Though many business travelers say rookie, infrequent travelers are most likely to annoy them during a flight, others say it's veteran travelers with entitlement issues.
Thom Coughlin of Cincinnati says the rookies are usually the quiet, meek or mild passengers on a flight.
"Business travelers are the most annoying," says Coughlin, a sales manager in the industrial supplies industry. "They feel they have earned the right to be first in line, first for attention, first for overhead space and first to complain."
Elizabeth Toedt, who lives in Olympia, Wash., and works in the aviation industry, says it's amateurs who create the most disturbances, especially when going through security.
"After 10 years of dealing with the Transportation Security Administration screenings, I have to shake my head at the numbskulls who don't have ID ready, still carry liquids, don't know they must remove their shoes, jackets and computers, and treat security like a school lunchroom social hour."
Skyles advises respect for another reason: In addition to being transportation, a plane is also someone's work environment.
"It really makes every flight attendant happy when people walk off the plane and say, 'Oh, man, this was a really pleasant flight,'" Skyles says.
Top 10 pet peeves of frequent business travelers
USA TODAY's Road Warriors, frequent travelers who fly many miles each year, have their gripes. Ten of them:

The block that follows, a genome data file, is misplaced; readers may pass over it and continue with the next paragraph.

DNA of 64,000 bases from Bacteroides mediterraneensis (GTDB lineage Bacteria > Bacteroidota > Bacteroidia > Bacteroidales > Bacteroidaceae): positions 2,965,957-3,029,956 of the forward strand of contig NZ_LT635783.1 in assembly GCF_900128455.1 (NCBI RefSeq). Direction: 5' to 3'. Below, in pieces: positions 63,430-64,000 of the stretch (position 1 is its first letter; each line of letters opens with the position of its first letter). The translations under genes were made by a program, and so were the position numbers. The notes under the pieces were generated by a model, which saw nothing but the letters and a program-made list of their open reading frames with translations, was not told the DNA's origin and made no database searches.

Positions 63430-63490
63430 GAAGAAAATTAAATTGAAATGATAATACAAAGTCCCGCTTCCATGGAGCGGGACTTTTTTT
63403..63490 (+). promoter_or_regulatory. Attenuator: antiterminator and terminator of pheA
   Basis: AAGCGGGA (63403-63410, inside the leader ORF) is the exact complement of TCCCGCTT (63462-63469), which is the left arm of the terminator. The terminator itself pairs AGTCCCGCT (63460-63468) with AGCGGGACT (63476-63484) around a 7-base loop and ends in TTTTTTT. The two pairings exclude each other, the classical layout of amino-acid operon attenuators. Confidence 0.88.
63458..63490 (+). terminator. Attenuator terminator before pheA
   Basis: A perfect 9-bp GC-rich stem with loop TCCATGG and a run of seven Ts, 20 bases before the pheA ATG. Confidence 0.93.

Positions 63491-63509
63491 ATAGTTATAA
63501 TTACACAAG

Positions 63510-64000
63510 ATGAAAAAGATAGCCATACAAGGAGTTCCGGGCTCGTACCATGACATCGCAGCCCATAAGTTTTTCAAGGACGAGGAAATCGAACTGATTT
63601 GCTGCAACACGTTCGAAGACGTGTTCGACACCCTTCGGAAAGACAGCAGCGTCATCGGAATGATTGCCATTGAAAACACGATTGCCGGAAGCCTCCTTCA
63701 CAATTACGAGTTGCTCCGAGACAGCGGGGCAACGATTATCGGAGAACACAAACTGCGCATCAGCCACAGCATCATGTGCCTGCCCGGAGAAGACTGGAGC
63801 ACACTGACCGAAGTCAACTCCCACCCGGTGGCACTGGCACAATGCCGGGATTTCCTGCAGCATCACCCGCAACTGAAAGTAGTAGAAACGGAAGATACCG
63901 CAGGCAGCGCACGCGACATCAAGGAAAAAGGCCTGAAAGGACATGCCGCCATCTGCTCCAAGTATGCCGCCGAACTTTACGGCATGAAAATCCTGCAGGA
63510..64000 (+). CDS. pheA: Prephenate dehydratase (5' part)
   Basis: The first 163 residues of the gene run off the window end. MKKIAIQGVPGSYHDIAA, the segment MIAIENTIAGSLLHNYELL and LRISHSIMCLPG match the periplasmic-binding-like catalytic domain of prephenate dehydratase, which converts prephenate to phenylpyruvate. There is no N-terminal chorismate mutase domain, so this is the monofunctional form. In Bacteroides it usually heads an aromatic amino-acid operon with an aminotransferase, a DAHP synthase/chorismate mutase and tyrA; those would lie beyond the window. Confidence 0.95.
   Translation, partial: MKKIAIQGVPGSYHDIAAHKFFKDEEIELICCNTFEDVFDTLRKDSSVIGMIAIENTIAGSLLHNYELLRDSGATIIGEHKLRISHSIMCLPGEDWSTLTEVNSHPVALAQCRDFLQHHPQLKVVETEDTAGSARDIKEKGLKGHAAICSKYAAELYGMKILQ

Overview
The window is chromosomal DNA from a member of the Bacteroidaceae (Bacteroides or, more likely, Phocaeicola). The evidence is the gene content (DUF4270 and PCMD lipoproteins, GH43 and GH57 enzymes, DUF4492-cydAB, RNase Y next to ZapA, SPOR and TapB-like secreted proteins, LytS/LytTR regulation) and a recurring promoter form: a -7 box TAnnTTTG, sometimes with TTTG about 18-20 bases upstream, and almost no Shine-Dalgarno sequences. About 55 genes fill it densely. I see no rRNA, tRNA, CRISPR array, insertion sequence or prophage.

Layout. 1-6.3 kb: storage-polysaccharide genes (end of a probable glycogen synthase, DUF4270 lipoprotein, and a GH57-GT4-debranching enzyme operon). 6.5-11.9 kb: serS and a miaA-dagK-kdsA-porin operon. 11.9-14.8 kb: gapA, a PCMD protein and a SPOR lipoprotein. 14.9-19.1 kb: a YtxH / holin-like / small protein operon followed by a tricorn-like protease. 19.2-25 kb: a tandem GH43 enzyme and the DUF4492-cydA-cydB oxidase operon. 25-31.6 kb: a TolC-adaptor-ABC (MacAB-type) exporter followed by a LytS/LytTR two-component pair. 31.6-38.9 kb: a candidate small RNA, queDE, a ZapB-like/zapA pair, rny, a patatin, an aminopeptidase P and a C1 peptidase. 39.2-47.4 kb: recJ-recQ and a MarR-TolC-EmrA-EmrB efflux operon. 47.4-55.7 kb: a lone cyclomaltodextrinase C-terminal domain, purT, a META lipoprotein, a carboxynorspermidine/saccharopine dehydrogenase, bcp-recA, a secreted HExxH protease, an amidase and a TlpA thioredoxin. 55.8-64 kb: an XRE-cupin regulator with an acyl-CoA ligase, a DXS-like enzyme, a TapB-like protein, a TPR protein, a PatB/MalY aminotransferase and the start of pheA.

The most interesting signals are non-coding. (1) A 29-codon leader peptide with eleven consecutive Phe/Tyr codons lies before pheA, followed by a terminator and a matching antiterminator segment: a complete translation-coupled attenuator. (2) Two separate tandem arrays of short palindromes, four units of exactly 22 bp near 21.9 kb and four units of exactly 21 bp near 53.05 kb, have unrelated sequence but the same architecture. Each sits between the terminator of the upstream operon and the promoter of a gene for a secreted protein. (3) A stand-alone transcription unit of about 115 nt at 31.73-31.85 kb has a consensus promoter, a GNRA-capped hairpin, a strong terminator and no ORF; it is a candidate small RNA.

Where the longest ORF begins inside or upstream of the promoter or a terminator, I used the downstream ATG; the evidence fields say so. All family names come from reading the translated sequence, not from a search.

•Loud cellphone conversations.
•People who disobey the rules and try to carry on too many bags or carry too much liquid through security.
•People who play music so loudly, even with earplugs or headphones, that others can hear it.
•Disrespect that passengers show to flight attendants and gate personnel.
•Parents who don't try to control their children.
•People who think the "turn-off-all-electronics" message is not for them.
•Passengers who carry on and eat messy or smelly food.
•People who board with multiple or oversize bags and fill the bins in the front of the cabin when they're seated in the rear.
•Reclining a seat in a tight coach cabin.
•Leaving a window shade open when everyone else has closed theirs and is trying to sleep.
Flight attendants’ Top 10 pet peeves
Travelers can irk flight crews, too. Here — from members of the Association of Professional Flight Attendants union, which represents nearly 18,000 American Airlines flight attendants — are 10 ways:
•Walking around the aircraft without shoes, especially in the lavatory.
•Changing a diaper in the seat or on the tray table.
•Clipping fingernails and toenails on the aircraft.
•Keeping headphones on when you start talking to attendants.
•Speaking in a condescending and angry tone when it's not appropriate.
•Hanging arms or legs out in the aisle when the food and beverage cart is coming.
•Standing in the galley and restroom areas to stretch and do exercises.
•Keeping electronic devices on after the announcement has been made to turn them off.
•Bringing stinky food on the plane.
•Carrying on a bag you can't lift into the overhead bin.